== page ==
There are some people in this world who are a little more aware, a little more in tune with what’s happening around them. Isabelle Bean is one of those people, and when she sits in her regular, average classroom, listening to an odd buzzing sound and feeling as if she is teetering on the edge of the universe...she is not too far from the truth.
Like Alice falling through the looking glass, Isabelle soon finds herself in a parallel universe, where she’s mistaken for a witch, then finds out that her grandmother is a witch, then finds out she isn’t, but no one believes her, which is the whole reason Isabelle has tumbled into this world—to straighten everyone out on the witch and non-witch business. Oh, and to find a true friend. Dowell’s fantasy debut is, yes indeed, entrancing.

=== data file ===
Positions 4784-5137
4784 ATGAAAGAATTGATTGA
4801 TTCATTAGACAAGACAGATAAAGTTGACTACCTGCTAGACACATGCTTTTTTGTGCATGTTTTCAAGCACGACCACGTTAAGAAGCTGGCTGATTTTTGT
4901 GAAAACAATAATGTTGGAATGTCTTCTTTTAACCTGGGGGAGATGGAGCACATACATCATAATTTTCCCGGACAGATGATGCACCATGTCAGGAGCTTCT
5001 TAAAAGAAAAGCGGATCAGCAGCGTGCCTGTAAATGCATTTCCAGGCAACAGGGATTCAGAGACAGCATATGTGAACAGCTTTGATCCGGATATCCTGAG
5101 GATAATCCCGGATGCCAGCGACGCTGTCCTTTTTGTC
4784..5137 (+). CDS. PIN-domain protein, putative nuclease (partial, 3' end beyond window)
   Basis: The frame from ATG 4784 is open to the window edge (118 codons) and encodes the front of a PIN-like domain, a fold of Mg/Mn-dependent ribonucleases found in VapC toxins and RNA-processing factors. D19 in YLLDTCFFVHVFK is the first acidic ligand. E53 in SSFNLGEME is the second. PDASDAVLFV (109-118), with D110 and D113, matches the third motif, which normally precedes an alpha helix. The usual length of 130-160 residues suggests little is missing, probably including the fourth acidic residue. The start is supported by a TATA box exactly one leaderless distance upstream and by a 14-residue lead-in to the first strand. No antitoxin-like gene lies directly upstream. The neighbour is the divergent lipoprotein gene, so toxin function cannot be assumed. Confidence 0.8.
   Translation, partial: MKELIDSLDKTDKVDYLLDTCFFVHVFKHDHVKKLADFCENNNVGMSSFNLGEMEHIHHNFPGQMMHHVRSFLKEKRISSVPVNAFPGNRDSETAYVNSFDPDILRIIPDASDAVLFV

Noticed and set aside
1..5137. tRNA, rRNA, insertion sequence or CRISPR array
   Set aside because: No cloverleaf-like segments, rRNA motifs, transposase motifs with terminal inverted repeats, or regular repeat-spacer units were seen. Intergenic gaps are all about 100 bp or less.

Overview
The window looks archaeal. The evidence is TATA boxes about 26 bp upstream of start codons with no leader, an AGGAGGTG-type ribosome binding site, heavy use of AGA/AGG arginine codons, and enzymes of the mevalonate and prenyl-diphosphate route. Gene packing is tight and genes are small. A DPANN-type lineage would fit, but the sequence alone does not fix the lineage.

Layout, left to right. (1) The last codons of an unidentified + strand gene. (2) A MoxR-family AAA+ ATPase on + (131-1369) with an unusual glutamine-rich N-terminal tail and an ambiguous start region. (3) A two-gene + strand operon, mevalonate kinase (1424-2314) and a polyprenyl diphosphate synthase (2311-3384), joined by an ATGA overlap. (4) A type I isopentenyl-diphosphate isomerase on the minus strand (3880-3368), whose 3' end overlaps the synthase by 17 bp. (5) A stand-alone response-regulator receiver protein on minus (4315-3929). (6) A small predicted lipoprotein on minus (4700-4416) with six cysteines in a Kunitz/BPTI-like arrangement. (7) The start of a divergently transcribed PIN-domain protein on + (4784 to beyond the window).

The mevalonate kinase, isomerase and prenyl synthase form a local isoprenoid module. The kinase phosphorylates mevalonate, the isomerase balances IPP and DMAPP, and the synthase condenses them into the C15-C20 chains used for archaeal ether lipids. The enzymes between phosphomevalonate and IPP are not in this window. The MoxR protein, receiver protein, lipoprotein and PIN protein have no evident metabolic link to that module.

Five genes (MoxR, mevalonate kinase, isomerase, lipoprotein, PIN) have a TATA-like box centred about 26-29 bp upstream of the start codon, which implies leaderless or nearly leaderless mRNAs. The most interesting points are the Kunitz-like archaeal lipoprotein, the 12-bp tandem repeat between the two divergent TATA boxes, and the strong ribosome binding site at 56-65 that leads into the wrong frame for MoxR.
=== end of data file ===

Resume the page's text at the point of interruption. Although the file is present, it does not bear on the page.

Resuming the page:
Dowell s (Shooting the Moon) first fantasy novel features sixth-grader Isabelle Bean, an unconventional protagonist who prefers thrift stores to malls and demonstrates an impressive talent for irritating teachers. Isabelle s adventure begins in the school nurse s office, where she discovers an entrance into another world and meets a group of children fleeing from a witch. As fate would have it, the witch mistreated and misunderstood by villagers turns out to be Isabelle s biological grandmother. Much of the novel focuses on the healing powers and sad history of Isabelle s grandmother and Isabelle s effort to set the record straight. Readers may be amused by the narrator s digressions, backtracking, direct addresses ( You want me to tell you where Isabelle is, don t you? You want me to spell it out for you, draw you a map, paint a picture. Well, I m not going to do it ), and impish tone, though it can feel a bit forced. Perhaps too many facts are left to the imagination: how Isabelle has changed and what she has gained from her experiences remain questionable at the end of the book. Ages 8 12.